From the very beginning, we’ve had trouble incorporating the “other” into our quests for freedom. We did not suddenly figure this out in my lifetime. It’s simply not true that minorities, the poor and women have experienced this country in the same way that I have.
The words “justice” and “social justice” have long drawn the ire of segments of American Christianity, particularly white evangelical leaders. They have consistently said that it is unbiblical, un-Christian, and yes, un-American. Baptist News Global reported on May 18 that…
It is worrying that valueless loyalty has achieved a stranglehold on much of the American psyche, having really ratcheted up in this current era of cable news. But even more concerning is that It has also firmly taken hold of evangelical Christianity and propelled it to unsightly levels of hypocrisy.
Perhaps you know a way to love people while saying that it’s only the church’s job to care for them while others work against their interests. Perhaps you know a way to love someone in the here and now while only caring about the afterlife. Perhaps you know how to believe in mercy not universally applied, or compassion that keeps its distance. But I’m afraid I don’t.
By what ethical framework do we say that individuals and churches are supposed to take one stance towards the poor and dispossessed, but as a collective nation we should take a different — even opposite — stance? If something is right or good depending solely upon who carries it out, is that not a form of moral relativism?
Martin Luther King Jr. knew that the fight for justice and equality must continue, but he also knew that no protest or law or court battle can change a heart. What can is love, but not just any kind of love.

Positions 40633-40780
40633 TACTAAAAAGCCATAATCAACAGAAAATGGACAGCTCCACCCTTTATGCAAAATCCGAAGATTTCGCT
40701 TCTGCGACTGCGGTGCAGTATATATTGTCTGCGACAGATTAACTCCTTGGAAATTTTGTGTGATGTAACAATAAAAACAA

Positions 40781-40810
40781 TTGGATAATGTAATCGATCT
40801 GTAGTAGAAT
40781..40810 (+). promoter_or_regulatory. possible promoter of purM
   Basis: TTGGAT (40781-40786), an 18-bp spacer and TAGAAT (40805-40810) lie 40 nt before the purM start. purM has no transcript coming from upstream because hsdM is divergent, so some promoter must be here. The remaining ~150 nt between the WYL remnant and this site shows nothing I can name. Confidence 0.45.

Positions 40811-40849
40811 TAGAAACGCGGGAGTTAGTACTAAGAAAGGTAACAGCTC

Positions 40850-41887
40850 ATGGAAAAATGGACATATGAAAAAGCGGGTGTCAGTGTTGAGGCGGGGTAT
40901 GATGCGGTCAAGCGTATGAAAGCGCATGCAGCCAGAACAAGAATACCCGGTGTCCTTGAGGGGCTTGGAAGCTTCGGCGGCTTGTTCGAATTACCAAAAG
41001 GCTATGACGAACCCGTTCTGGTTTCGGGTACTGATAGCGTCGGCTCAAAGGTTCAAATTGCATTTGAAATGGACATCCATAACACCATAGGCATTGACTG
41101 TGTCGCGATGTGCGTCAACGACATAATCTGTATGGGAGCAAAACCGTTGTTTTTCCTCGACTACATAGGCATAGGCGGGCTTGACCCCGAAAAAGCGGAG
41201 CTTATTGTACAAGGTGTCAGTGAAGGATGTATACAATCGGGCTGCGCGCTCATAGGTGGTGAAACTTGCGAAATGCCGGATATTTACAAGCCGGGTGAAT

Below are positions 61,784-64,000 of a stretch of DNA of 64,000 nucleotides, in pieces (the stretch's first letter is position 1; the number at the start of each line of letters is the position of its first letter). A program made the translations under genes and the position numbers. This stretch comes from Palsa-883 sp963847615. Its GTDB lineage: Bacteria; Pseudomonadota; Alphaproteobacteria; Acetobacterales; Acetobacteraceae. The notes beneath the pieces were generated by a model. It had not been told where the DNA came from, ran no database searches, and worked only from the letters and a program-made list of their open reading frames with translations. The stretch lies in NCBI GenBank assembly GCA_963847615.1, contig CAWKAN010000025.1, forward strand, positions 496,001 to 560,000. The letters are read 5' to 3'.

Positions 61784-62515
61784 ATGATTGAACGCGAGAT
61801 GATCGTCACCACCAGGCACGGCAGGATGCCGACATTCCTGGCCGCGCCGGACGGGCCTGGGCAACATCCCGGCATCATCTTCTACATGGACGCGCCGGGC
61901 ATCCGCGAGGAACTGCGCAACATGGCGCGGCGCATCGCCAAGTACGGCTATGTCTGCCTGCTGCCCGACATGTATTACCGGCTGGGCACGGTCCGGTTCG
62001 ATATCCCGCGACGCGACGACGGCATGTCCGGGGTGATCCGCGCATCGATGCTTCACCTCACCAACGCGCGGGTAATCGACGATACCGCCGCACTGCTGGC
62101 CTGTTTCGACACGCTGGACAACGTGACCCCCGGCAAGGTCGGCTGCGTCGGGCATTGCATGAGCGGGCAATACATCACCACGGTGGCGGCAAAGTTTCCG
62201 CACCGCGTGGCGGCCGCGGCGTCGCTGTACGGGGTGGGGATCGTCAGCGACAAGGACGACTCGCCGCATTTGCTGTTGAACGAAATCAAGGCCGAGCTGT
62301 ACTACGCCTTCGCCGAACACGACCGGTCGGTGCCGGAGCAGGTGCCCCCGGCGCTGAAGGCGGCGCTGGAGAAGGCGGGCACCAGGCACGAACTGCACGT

Allegiance to Jesus’ kind of Kingdom will inevitably cause division with those who have different priorities. Peacemakers get in the way of warmongers. Justice hinders the power-brokers. Mercy impedes revenge.
There is one simple and relatively reliable way to distinguish real persecution or marginalization: personal examples.
If a person can provide multiple, real life, personal examples of how they or their community have fallen victim to abuse, harassment or exclusion, based on who they are and with little recourse and choice, then it’s likely the real deal. If generalities are all a person can give in response, or if they return to a few isolated incidents that are not systemic, then it is likely manufactured (and likely stoked by certain media outlets).
From Jerry Falwell’s Moral Majority to William Barber II’s Moral Mondays, the last few decades in American life have seen a bolder and different kind of pairing of between the religious and the political, on all points of the spectrum.